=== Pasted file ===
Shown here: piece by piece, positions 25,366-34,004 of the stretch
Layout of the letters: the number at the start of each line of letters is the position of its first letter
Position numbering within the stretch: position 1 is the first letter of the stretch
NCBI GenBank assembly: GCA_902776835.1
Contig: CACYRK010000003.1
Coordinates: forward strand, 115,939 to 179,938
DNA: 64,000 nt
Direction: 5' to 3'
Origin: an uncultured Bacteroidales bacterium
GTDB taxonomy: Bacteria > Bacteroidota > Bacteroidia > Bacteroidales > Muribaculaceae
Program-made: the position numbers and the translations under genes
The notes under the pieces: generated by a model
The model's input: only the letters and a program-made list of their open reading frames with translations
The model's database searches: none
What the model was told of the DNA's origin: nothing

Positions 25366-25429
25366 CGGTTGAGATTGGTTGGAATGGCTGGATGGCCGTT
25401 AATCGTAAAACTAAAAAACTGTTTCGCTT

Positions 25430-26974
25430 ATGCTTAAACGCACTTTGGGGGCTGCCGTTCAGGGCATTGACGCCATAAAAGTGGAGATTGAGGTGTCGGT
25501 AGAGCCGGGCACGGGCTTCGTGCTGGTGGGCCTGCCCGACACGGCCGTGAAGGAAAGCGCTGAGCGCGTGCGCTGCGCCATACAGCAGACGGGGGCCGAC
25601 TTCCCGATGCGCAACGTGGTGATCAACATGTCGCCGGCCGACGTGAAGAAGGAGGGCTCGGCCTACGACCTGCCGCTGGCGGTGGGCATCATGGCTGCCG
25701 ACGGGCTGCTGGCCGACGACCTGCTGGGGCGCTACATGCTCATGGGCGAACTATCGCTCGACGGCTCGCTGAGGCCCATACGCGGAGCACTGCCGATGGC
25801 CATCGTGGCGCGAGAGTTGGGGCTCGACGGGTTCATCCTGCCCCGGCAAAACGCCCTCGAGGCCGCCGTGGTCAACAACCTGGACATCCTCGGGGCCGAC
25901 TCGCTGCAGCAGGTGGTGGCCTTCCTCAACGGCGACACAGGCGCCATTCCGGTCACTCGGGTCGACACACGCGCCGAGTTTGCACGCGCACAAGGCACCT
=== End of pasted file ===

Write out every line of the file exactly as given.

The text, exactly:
Shown here: piece by piece, positions 25,366-34,004 of the stretch
Layout of the letters: the number at the start of each line of letters is the position of its first letter
Position numbering within the stretch: position 1 is the first letter of the stretch
NCBI GenBank assembly: GCA_902776835.1
Contig: CACYRK010000003.1
Coordinates: forward strand, 115,939 to 179,938
DNA: 64,000 nt
Direction: 5' to 3'
Origin: an uncultured Bacteroidales bacterium
GTDB taxonomy: Bacteria > Bacteroidota > Bacteroidia > Bacteroidales > Muribaculaceae
Program-made: the position numbers and the translations under genes
The notes under the pieces: generated by a model
The model's input: only the letters and a program-made list of their open reading frames with translations
The model's database searches: none
What the model was told of the DNA's origin: nothing

Positions 25366-25429
25366 CGGTTGAGATTGGTTGGAATGGCTGGATGGCCGTT
25401 AATCGTAAAACTAAAAAACTGTTTCGCTT

Positions 25430-26974
25430 ATGCTTAAACGCACTTTGGGGGCTGCCGTTCAGGGCATTGACGCCATAAAAGTGGAGATTGAGGTGTCGGT
25501 AGAGCCGGGCACGGGCTTCGTGCTGGTGGGCCTGCCCGACACGGCCGTGAAGGAAAGCGCTGAGCGCGTGCGCTGCGCCATACAGCAGACGGGGGCCGAC
25601 TTCCCGATGCGCAACGTGGTGATCAACATGTCGCCGGCCGACGTGAAGAAGGAGGGCTCGGCCTACGACCTGCCGCTGGCGGTGGGCATCATGGCTGCCG
25701 ACGGGCTGCTGGCCGACGACCTGCTGGGGCGCTACATGCTCATGGGCGAACTATCGCTCGACGGCTCGCTGAGGCCCATACGCGGAGCACTGCCGATGGC
25801 CATCGTGGCGCGAGAGTTGGGGCTCGACGGGTTCATCCTGCCCCGGCAAAACGCCCTCGAGGCCGCCGTGGTCAACAACCTGGACATCCTCGGGGCCGAC
25901 TCGCTGCAGCAGGTGGTGGCCTTCCTCAACGGCGACACAGGCGCCATTCCGGTCACTCGGGTCGACACACGCGCCGAGTTTGCACGCGCACAAGGCACCT